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In the previous article [RAF15] we stressed the necessity of developing specific measures of the Operational Risk (OpRisk) for the Risk Appetite Framework (RAF) in the financial services’ industry.

Although we recommended considering a performance measure (based on a ratio of the losses over the revenues) rather than a pure risk one (based only on the losses), in this article we will focus our efforts on the estimation of the losses, considering that the revenues are usually provided by the CFO with already well developed and established models.

In particular we suggest to develop two different models: one to cover the Operational Losses (OpLosses) from the Event Types (ETs) 4 and 7, “clients, products & business practices” and “execution, delivery & process management” [BCBS04], related to the Compliance and Organizational Risks. The other one to cover the OpLosses from the ET6, “business disruption and system failures” [BCBS04], related to the Information and Communication Technology Risk (ICT Risk).

The outcomes of both models are useful to measure the OpRisk of the financial institution under examination, but the necessity of distinguishing their results arises from the nature of these OpLosses. As a matter of fact, the ICTRisk’s main effects (the indirect ones) are not usually registered in the datasets, so these models need not be based mainly on the registered losses. On the other hand the Compliance and Organizational Risks (at least in case they intersect the OpRisk, that it is their perimeter that we consider here) are well described by the data collected in the standard OpRisk datasets (considering the OpLosses from the ETs 4 and 7 respectively).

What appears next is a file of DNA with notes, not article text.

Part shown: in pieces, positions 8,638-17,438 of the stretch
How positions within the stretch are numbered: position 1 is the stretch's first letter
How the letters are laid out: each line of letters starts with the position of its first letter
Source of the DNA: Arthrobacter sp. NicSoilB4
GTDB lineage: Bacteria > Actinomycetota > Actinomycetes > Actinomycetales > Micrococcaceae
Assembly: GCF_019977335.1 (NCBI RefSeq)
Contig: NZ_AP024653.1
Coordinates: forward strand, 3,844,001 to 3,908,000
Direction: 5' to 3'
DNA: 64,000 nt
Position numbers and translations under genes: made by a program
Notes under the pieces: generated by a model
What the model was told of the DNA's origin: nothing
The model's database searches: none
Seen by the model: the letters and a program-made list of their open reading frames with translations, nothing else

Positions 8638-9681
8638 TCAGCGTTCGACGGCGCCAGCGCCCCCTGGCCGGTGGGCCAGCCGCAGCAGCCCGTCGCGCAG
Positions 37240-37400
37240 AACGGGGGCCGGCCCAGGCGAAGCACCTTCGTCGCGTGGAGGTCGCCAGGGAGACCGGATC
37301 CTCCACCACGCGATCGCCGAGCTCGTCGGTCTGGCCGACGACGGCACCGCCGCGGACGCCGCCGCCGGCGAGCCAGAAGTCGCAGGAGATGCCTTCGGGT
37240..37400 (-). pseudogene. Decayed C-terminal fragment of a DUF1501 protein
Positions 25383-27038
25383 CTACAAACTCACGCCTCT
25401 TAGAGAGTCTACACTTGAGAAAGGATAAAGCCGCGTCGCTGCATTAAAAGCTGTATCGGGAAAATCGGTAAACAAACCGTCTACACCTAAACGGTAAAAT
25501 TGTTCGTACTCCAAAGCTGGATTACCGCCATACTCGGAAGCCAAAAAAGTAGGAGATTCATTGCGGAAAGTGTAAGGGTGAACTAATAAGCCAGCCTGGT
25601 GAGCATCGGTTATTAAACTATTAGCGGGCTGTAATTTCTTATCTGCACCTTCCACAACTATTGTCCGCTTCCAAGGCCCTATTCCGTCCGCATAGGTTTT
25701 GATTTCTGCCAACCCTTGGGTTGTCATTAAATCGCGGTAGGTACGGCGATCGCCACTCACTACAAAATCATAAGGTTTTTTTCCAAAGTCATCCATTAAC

In this article we present a model of the OpLosses from the ETs 4 and 7 and, at the end, we briefly explain how to use the OpLosses’ forecasts to obtain an Operational RAF measure that considers also the related revenues and some Key Risk Indicators (KRIs). Note that, once a model considering also the indirect losses is developed, this procedure could be straightforwardly extended to the second typology of models, obviously choosing proper revenues and KRIs.

1.      The model

The idea is to model the cumulative OpLosses from the ETs 4 and 7 of a specific division of a financial institution over a fixed period of time – that goes from one month to one year.

First of all, we consider the specific characteristics of the OpLosses time series, where there is usually a standard quantity of losses per day with few huge peaks – usually clusters of out-of-range amounts in specific periods of the year, e.g., near the closure of the quarters, especially at the end of the year and at end of the 1st Semester.

We divide the cumulative OpLosses (OpL) into two components, the Body (B) and the Jump (J), that respectively represent the most common and small losses’ contribution and the extraordinary (in size) ones’ contribution. Therefore, it holds

Image 1

with

Image 2

We assume that the change in a quantity (ΔX for a given quantity X) is the one happening over one day (Δt >= 1).